Are Long-Term Profits Within the US Steel Industry’s Grasp?

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JamesMayheadshot_150Guest contributor James May is managing director of Steel-Insight.

Even though its price has dropped in the last month, US Steel stock is up over 20% so far in 2014, while the S&P 500 has eked out a gain closer to 5%. Why has its stock outperformed this year (albeit after underperforming the last two years)?

It’s down to the fundamentals of making and processing steel.

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We think of the steel industry value chain as 3 distinct buckets.

Bucket 1: Raw Materials

The first is raw materials. Steel mills buy iron ore, coal, power, natural gas or scrap in varying amounts depending on their steelmaking technology. These input costs vary if you are buying them on the market or are relatively fixed if you own them.

Bucket 2: Transformation Cost

Transformation costs vary from mill-to-mill depending on the efficiencies of the operation, internal logistics, the cost of labor, taxes and the fixed cost of the assets, but these costs tend to be stable.

Bucket 3: Mill Profitability

Finally, there is the spread over the production cost i.e. mill profitability. This is generally driven by the supply and demand for steel.

The chart below highlights why US Steel stock has risen on expectations of improved profitability. Raw material prices are sharply lower for iron ore and coal – the two key raw materials for US Steel – while its selling price has remained elevated.

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Index of US HR coil price vs integrated raw materials (December 2013 = 100). Source: Steel Insight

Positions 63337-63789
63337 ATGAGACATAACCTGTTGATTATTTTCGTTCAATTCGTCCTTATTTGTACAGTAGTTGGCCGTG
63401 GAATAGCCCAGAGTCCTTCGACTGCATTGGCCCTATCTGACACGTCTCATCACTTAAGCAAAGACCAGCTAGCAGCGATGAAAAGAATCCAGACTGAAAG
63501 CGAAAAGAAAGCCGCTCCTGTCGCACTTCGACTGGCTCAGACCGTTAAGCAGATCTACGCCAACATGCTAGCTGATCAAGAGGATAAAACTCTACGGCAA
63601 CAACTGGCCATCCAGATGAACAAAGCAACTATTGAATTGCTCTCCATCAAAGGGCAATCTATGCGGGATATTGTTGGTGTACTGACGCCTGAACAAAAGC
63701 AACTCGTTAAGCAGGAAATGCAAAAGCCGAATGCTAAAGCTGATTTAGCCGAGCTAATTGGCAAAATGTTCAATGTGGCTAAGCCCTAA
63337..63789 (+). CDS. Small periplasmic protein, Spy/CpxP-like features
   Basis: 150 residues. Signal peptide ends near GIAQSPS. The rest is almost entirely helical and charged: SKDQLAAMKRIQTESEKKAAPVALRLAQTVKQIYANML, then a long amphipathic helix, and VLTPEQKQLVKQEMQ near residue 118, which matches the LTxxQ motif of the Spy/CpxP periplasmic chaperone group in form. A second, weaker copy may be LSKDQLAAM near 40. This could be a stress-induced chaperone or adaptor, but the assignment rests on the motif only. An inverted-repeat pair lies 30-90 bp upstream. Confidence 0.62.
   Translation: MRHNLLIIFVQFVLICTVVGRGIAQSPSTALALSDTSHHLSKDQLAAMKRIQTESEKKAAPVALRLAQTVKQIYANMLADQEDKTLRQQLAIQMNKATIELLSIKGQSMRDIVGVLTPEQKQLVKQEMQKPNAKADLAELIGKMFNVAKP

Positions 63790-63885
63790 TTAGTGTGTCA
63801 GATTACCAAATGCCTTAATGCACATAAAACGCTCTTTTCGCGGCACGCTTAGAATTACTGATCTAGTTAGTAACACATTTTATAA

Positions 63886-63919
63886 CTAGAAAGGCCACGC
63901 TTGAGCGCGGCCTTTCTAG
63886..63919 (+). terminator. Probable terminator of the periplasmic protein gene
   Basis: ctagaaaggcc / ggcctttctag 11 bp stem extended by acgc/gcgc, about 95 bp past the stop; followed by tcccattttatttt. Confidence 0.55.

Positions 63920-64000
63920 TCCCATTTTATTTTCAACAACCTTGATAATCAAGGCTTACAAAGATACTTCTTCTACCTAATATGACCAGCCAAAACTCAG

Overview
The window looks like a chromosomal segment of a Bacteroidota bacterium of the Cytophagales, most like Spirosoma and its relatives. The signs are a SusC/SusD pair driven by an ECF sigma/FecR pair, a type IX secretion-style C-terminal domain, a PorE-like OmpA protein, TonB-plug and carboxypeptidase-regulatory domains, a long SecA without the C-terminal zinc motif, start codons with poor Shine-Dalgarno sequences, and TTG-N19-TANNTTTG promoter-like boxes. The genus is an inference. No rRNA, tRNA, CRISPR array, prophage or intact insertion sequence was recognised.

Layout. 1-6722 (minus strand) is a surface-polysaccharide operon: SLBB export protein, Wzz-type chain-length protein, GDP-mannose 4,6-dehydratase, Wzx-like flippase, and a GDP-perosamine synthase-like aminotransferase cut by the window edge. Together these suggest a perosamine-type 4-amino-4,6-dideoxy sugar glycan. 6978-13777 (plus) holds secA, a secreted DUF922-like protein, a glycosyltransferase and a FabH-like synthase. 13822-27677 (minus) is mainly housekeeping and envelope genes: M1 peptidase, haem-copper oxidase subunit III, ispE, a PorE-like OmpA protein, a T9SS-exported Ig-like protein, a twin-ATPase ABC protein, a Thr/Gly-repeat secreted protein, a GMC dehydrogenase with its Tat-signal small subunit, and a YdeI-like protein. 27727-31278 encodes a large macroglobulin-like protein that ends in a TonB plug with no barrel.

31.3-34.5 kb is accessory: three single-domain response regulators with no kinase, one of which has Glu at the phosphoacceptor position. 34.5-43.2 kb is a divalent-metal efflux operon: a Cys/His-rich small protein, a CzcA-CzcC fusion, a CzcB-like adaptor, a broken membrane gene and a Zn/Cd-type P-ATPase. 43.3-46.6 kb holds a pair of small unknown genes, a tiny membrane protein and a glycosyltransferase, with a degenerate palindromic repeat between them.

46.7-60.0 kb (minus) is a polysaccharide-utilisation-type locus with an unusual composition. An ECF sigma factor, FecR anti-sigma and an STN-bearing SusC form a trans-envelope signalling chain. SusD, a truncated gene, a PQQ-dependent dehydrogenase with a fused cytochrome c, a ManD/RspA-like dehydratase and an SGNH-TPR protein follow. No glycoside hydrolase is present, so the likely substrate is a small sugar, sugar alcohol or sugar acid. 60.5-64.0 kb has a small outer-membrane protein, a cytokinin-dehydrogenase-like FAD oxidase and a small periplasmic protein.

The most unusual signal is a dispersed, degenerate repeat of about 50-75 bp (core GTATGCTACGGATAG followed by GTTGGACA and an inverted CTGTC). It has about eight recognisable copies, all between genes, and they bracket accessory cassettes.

Steel is a cyclical business and steel mill profitability – the spread over raw materials – is usually closely related to utilization rates and the availability of steel.

When steel is in strong demand, but limited supply, the lead times for steel are driven higher and buyers are willing to pay more for it and also build up inventory to avoid being short of the material. Typically this is then followed by an increase in supply due to rising profitability. In North America, this can come in the form of higher output domestically or from an increase in imports drawn in.

Continued in “Can Consolidation Lead to Profitability for US Steel Companies?

Steel-Insight is a steel industry price-forecasting publishing company, based in Toronto. James May, the firm’s managing director, has been a steel industry analyst for 15 years and advises some of the major global steel trading companies, steel producers and steel consumers on the outlook for steel pricing and industry trends. For more information, visit

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